Exposure of an adhesive assembly to additional curing, following the initial curing process, for the purpose of modifying specific properties.
Pot life
The period of time during which an adhesive, after mixing with catalyst, solvent, or other compounding ingredients, remains suitable for use.
Pot Life (also see Work Life)
The length of time an adhesive remains usable for mixing.
Enclosing an article in an envelope of adhesive. See encapsulate.
Personal Protective Equipment.
Parts per million.
Press time
The period required for a joint to be held under pressure.
A coating applied to a surface, before the application of an adhesive, to improve the adhesive performance.
Pounds per square inch.
See Polyvinyl Acetate
PVC (Polyvinyl Chloride)
A polymer of vinyl chloride.
A device for measuring surface temperature.


Radio Frequency Gluing System
Radio Frequency Gluing is a process in which high frequency radio waves are used to heat substrates, causing the adhesive between them to dry.
Tendency of a substance to undergo a chemical reaction with itself or another material with the release of energy.
Release paper
A coated sheet (usually silicone based), used to package an adhesive film or mass, which can be easily removed prior to use.
A class of organic products of both natural and synthetic origin, usually possessing high molecular weights with no definite melting point. Resins are generally insoluble in water and have little or no tendency to crystallize. However, certain resins, such as some polyvinyl alcohols are dispersible in water. Others, such as polyamides are readily crystallised.
The opposition to current flow through a material measured in Ohms.
The ability of a material to resist passage of electrical current either through its bulk or surface.
The study of the flow of matter.
Ring & Ball Softening Point
A method of measuring the temperature at which the adhesive softens, quoted in degrees. Not to be confused with Heat Resistance
A resin obtained as a residue in the distillation of crude turpentine from the sap of the pine tree (gum rosin) or from an extract of the stumps and other parts of the tree (wood rosin).
RTV (Room Temperature Vulcanising)
The tendency of an adhesive to cure at room temperature. Changing from a liquid/paste to a solid, flexible rubber.


An adhesive that prevents the passage of gases, dust, liquids, etc. into or out of the assembly at that point.
A state of bodily immune response in which further exposure to a substance (sometimes at very low levels) produces an immune or allergic response.
To convert an adhesive into a fixed or hardened state by chemical or physical action.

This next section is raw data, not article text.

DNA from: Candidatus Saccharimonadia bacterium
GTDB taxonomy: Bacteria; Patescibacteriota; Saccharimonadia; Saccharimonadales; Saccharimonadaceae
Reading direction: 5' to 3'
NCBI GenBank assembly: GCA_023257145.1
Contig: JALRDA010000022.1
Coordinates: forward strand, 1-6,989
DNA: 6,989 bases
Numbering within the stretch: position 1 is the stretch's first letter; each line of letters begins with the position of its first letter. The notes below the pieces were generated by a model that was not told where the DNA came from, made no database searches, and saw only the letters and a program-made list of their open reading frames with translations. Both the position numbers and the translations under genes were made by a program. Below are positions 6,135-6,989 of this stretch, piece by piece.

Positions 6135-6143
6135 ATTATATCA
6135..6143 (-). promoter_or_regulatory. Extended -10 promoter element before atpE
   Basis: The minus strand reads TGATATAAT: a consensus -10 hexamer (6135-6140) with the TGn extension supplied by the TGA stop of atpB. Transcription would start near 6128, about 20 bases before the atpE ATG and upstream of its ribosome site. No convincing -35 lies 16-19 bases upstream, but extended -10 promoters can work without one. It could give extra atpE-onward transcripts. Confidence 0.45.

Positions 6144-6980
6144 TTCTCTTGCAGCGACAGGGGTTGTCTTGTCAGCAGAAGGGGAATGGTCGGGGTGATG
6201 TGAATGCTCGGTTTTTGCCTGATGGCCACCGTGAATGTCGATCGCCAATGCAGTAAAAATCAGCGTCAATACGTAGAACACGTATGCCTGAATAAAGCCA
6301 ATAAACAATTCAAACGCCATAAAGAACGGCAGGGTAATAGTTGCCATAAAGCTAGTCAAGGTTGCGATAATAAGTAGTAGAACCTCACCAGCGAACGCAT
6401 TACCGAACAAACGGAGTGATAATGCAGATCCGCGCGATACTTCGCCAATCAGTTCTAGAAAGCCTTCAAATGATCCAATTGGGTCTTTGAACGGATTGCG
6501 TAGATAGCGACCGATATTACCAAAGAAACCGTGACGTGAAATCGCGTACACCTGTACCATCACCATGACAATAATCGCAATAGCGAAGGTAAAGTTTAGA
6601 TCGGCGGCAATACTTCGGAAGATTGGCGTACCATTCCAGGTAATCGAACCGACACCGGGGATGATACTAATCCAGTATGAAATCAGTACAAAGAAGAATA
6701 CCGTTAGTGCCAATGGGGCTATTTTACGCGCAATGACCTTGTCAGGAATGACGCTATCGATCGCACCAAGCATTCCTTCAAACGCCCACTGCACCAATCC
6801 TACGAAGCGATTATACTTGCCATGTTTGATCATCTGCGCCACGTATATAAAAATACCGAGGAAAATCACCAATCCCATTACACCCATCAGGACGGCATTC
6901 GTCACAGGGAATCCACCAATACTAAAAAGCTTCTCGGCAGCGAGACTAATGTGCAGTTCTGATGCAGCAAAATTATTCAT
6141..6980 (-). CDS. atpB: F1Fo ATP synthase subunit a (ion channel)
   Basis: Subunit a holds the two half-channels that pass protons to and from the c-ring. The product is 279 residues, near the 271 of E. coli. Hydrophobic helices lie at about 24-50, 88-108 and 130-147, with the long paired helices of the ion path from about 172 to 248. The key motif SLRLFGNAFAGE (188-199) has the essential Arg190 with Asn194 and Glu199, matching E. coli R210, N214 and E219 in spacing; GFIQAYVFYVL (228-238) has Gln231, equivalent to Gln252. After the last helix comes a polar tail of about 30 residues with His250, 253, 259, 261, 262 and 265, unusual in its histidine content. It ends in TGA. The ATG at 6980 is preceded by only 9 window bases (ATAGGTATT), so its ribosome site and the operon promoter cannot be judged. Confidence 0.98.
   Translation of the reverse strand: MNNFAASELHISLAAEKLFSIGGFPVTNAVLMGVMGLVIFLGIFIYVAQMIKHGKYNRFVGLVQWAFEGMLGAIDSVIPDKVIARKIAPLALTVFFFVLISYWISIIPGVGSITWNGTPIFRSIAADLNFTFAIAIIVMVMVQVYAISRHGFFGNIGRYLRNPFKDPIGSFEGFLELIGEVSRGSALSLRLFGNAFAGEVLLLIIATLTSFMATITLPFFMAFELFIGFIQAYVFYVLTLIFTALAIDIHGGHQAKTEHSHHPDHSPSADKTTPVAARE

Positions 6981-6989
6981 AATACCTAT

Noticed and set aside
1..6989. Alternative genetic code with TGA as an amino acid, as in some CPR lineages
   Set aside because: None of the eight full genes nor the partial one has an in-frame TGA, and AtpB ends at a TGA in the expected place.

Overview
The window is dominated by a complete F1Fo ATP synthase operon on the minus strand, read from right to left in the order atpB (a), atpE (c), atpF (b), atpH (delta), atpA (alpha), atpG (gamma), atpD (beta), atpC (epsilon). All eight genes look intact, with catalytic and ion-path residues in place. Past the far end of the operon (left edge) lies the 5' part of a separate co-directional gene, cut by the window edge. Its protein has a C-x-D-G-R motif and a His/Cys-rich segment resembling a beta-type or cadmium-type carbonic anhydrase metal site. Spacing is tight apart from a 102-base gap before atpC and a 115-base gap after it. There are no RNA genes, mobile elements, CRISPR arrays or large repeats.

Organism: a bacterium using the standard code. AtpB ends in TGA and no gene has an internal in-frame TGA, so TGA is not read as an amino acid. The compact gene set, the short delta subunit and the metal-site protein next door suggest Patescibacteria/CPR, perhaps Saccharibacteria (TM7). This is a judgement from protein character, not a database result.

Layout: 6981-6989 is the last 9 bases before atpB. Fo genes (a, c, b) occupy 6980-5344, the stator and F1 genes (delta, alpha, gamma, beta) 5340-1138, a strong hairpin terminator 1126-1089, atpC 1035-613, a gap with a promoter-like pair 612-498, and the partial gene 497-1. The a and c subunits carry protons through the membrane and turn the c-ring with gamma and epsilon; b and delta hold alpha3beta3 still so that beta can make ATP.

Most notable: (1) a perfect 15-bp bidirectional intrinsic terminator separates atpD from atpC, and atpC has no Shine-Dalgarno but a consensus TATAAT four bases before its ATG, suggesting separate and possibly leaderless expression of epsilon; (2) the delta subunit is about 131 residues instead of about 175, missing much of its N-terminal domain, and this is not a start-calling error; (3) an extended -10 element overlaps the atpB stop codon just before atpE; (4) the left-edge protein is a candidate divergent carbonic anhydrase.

Set Time
The time taken to reach a bond strength capable of handling.
Setting Temperature
The optimum temperature to promote the setting of an adhesive.
The effect of forces acting in opposite but parallel directions.
Shear Strength
The maximum shearing force, per unit area, an adhesive bond will endure before breaking. A shearing force is created when the two substrates bonded together are forced in opposite directions in the same plane as the bond.
The usable storage time of a material. Each adhesive will have its shelf life specified by the manufacturer.
Used mainly as a sealant, Silicone is known for its high and low temperature resistance (-100°F to +600°F). Silicone is reliable and relatively easy to handle.
The application of a material to a surface in order to fill pores and thus reduce the absorption of an adhesive/coating applied afterwards. Also to modify the surface properties of the substrate to improve the adhesion.
The movement of substrates with respect to each other during the bonding process.
Wood from coniferous trees (i.e. pine, fir and spruce).
Solids content
The percentage by weight of the non-volatile materials in an adhesive formulation.
A liquid that can dissolve other substances.
Specific Gravity
The density of a substance divided by the density of water. Since water has a density of 1 gram/cm3, and since all of the units cancel, specific gravity is the same number as density but without any units.
Specific Heat
The quantity of heat needed to raise the temperature of a mass of material as compared with the same amount of water.
Speed of Set
The rate at which an adhesive attains handling strength
Speed of set test
A series of tests run to determine how fast a given glue can build strength under ideal conditions.
Squeeze out
Adhesive pressed out at the bond line due to pressure applied on the substrates.